|High-fives all around for those surprising White Sox. (Getty Images)|
The Tigers were going to run away with the division, right? After all, the team that won the AL Central by 15 games a year ago added Prince Fielder over the winter and had one of the most active deadlines of any contender. The White Sox, meanwhile, finished the 2011 campaign four games below .500 in a distant third. Then they entered 2012 without their longstanding ace and with a manager who'd never skippered at any level.
Yet with roughly three weeks to go in the regular season, Robin Ventura's White Sox lead the Tigers by two games in the Central and, according to CoolStandings.com, have a 72.5% chance of making the playoffs. So without question, the White Sox stand as one of the most pleasantly surprised in all of baseball -- not Oakland/Baltimore levels of surprise but still pretty unexpected.
As such, it's no, well, surprise that the South Siders are enjoying a number of individual performances that none but the most optimistic of partisans saw coming. To wit ...
- From 2008-11, Jake Peavy averaged just more than 123.0 innings per campaign. Coming into 2012, he hadn't logged a 200-inning season since 2007, when he won the NL Cy Young Award. This season, however, the 31-year-old right-hander is on pace to lpitch 221 2/3 innings, and he'll have a shot at a career high. For a player who's made six trips to the DL in his career and lost more than 60 starts to injury, good health was not expected.
- Adam Dunn was done, as countless punned headlines predicted. In 2011, Dunn authored a dismal slash line of .159/.292/.277, which is unacceptable production for a Gold Glove shortstop, let alone a lumbering DH. So Dunn, already not the type who figured to age well, surely had gone over the cliff. Well, in 2012 he's put up an OPS of .825 and made the All-Star team. Soon, he will surpass 40 homers. That's a renaissance.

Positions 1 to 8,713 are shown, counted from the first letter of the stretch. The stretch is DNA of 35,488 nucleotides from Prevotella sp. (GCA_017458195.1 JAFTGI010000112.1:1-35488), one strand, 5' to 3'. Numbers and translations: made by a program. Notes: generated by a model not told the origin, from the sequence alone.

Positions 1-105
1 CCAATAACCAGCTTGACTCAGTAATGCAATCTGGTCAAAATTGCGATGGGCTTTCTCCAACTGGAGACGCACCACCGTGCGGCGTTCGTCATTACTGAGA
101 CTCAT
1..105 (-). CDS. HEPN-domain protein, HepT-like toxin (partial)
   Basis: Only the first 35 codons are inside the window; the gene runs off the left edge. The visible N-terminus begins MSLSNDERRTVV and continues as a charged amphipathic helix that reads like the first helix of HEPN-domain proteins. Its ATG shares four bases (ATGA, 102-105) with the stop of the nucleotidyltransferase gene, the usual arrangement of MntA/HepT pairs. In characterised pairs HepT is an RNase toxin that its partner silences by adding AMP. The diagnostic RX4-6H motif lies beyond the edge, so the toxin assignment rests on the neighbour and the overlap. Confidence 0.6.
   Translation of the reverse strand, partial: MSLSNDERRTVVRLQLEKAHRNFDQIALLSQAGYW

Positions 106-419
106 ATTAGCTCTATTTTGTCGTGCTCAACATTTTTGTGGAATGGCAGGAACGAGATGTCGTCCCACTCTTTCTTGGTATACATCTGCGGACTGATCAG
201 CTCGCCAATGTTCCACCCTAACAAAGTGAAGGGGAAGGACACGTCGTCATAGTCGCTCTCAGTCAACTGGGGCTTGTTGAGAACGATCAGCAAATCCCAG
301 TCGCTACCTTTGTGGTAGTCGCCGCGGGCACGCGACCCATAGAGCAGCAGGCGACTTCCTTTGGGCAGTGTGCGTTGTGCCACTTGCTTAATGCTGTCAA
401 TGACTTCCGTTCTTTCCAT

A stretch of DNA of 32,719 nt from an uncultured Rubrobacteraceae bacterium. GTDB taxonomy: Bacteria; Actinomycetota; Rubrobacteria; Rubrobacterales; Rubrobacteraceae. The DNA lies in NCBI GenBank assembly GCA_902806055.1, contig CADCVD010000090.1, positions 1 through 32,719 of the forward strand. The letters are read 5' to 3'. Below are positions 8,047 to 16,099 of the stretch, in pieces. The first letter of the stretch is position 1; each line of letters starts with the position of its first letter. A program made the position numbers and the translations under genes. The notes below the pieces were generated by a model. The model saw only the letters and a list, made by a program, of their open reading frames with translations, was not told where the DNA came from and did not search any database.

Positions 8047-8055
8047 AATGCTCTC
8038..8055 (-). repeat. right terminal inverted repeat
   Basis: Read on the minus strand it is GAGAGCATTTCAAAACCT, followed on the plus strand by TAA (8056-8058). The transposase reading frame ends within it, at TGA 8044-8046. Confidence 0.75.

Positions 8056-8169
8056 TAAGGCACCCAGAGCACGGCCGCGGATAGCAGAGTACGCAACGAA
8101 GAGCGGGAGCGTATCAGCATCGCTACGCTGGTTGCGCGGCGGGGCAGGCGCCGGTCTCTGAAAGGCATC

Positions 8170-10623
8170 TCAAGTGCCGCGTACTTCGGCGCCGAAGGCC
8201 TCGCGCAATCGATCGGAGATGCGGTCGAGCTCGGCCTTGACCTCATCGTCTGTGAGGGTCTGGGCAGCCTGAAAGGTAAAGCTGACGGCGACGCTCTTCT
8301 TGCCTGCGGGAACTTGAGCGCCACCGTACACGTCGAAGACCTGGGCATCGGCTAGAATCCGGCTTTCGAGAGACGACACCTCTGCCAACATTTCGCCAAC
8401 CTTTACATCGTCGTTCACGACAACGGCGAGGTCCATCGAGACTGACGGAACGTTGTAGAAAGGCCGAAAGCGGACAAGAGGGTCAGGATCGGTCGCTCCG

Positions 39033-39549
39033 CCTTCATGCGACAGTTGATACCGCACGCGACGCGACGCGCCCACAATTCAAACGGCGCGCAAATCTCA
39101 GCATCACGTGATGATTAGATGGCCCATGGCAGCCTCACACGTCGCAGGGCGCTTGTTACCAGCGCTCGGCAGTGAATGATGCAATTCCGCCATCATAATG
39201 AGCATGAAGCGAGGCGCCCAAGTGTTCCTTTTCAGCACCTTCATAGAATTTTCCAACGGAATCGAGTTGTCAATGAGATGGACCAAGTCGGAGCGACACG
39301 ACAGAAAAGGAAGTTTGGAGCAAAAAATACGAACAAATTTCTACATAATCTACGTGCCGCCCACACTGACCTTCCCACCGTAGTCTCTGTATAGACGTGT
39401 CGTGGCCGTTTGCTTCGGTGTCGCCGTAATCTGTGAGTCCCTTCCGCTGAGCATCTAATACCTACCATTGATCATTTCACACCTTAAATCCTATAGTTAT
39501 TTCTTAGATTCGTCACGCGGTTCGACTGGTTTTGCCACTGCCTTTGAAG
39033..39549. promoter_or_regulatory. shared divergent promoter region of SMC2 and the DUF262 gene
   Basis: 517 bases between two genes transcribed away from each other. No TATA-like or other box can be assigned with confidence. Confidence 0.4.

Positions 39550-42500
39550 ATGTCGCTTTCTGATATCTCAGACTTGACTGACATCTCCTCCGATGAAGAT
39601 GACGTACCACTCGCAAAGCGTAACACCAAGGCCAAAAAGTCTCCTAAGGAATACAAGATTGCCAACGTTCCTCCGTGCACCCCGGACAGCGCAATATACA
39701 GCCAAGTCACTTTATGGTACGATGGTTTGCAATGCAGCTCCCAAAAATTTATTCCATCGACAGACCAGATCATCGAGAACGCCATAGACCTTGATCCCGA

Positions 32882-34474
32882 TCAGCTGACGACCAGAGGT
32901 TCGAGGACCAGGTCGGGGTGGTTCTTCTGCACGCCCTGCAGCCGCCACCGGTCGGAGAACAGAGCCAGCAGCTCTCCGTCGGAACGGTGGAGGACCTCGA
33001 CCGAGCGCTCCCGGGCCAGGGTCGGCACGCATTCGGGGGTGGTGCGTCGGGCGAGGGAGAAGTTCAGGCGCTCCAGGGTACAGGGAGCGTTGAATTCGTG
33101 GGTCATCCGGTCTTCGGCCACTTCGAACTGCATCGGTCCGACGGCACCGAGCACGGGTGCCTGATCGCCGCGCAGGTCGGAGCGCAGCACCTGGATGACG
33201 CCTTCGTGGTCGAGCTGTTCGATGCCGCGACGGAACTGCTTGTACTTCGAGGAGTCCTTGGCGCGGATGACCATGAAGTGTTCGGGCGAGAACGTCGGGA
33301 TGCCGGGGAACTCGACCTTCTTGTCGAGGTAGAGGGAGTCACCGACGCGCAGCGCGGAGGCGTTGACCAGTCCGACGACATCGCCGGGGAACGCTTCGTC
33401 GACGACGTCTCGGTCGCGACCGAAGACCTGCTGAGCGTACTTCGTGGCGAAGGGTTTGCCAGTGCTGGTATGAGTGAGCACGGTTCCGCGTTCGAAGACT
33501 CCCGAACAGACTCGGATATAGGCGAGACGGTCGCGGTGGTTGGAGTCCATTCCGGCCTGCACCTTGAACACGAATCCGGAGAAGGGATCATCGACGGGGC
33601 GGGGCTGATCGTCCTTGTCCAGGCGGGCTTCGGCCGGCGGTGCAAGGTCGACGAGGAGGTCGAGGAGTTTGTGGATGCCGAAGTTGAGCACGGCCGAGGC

- Catchers are lucky to be playing regularly at age 35. A.J. Pierzynski, though, is not only playing regularly, but also enjoying a career year at the plate. He's slugging almost 100 points better than his lifetime mark, and he's bested his career high in homers by eight.
- And what of Alex Rios? He absolutely cratered last season, as he flailed his way to an OPS+ of 63. In 2012, however, he boasts a line of .293/.324/.510 with 23 homers, 33 doubles and 20 steals. To the shock of many, Rios is putting up his best numbers since 2007.
- Surely young Chris Sale would struggle in his first season as a starter. Surely the former reliever's high-stress delivery wouldn't permit such an increase in workload. But here he is, in the mix for the AL Cy Young. At present, Sale has logged a qualifying number of innings, and he ranks fourth in the AL in ERA, strikeout rate and WHIP and eighth in AL in whiffs and K/BB ratio.